About Brumbie HorsesAbout Brumbie Horses

Brumbies are free-roaming feral horses in Australia. Although they are found in many areas around the country, the best-known Brumbies are found in the Australian Alps region. Brumbies have been seen in the Man from Snowy River movies and the opening of the 2000 Sydney Olympic Games.    

Brumbies are the descendants of the horses that were transported on ships from England with convicts and first settlers. The initial horses included "Capers" from South Africa, Timor Ponies from Indonesia, British pony and draught horse breeds, and a significant number of Thoroughbreds and Arabians. Many of those early horses escaped or were left to run free. Over time the developed into their own breed, much like America Mustang horses.  

The name ‘Brumby’ is generally thought to have originated from an early settler, James Brumby. Horses owned by him were left to free range and readily adapted to the harsh climate of the Australian bush. As there were vast areas of unfenced land the horses roamed freely and breeding was intermixed.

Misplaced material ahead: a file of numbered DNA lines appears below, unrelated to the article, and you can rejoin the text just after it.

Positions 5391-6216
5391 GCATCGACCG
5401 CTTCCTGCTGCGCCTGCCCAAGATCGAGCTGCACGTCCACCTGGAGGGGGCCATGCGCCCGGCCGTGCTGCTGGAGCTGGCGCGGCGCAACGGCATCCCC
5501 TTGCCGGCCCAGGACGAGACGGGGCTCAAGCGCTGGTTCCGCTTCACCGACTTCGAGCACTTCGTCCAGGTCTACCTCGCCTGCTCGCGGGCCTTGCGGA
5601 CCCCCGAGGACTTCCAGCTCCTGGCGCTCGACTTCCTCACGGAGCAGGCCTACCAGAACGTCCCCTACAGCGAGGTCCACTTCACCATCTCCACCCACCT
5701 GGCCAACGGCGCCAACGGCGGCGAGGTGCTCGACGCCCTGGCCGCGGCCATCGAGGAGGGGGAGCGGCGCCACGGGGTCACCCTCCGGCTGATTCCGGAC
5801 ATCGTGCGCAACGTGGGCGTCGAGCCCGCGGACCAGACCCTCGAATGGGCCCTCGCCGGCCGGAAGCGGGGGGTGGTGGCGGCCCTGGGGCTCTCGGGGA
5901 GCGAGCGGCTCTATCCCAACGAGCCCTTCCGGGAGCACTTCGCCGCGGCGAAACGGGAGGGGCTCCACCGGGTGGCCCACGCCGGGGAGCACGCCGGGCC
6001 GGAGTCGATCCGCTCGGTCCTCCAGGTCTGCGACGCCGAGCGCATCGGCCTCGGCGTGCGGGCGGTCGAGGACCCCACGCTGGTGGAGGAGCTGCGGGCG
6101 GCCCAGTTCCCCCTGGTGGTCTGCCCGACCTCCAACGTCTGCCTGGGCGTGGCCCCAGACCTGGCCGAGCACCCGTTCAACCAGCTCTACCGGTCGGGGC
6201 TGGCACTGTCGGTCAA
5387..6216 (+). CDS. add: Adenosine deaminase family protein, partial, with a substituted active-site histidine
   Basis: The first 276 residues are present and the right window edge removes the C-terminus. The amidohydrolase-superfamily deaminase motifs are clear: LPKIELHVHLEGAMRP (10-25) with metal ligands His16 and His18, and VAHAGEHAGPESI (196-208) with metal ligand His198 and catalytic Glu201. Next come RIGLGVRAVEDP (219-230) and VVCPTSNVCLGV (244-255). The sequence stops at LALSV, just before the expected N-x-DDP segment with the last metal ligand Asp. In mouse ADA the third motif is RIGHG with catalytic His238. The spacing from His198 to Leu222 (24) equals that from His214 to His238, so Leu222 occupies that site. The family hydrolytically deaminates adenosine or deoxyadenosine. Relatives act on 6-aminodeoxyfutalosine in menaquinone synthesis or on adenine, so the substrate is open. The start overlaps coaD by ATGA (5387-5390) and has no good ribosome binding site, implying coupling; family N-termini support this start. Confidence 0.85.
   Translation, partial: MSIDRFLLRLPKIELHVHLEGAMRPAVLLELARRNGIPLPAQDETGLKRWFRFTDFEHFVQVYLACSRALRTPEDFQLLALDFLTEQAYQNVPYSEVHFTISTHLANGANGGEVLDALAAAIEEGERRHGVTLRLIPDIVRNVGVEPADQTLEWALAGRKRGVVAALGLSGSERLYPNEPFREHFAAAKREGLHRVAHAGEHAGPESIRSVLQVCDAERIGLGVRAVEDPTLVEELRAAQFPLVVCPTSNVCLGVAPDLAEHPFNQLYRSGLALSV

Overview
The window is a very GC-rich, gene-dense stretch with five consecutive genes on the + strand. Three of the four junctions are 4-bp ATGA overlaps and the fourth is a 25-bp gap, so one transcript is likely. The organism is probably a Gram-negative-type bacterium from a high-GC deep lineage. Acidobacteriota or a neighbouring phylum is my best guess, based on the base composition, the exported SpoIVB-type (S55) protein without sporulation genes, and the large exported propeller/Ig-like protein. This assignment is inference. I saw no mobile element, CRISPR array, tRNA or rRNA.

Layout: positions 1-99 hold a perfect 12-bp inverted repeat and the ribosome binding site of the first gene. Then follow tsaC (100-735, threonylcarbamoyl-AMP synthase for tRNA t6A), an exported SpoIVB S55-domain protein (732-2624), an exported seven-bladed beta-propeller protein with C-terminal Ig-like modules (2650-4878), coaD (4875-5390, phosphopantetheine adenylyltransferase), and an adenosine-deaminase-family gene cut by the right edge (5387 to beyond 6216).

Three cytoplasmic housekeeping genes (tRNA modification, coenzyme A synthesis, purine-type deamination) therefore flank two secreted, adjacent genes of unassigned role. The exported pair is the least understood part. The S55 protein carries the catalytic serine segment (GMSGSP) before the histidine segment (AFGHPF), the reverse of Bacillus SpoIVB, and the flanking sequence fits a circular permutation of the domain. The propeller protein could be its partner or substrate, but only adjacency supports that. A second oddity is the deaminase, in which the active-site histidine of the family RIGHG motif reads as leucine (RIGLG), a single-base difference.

Brumbies were used as war-horses in the First and Second World Wars and the Boer War in South Africa. They also were mounts used in the gold rush days and as police horses.  

Today Brumbies live in many places, including some National Parks. Occasionally they are mustered and domesticated for use as camp drafters, working stock horses on farms or stations, but also as trail horses, show horses, Pony Club mounts, and pleasure horses.  

Brumbies are the subject of some controversy. Some environmentalists and government officials believe that they are a diseased pest and a threat to native ecosystems. However others feel that they should be valued as part of Australia's heritage, and rehome Brumbies who have been captured.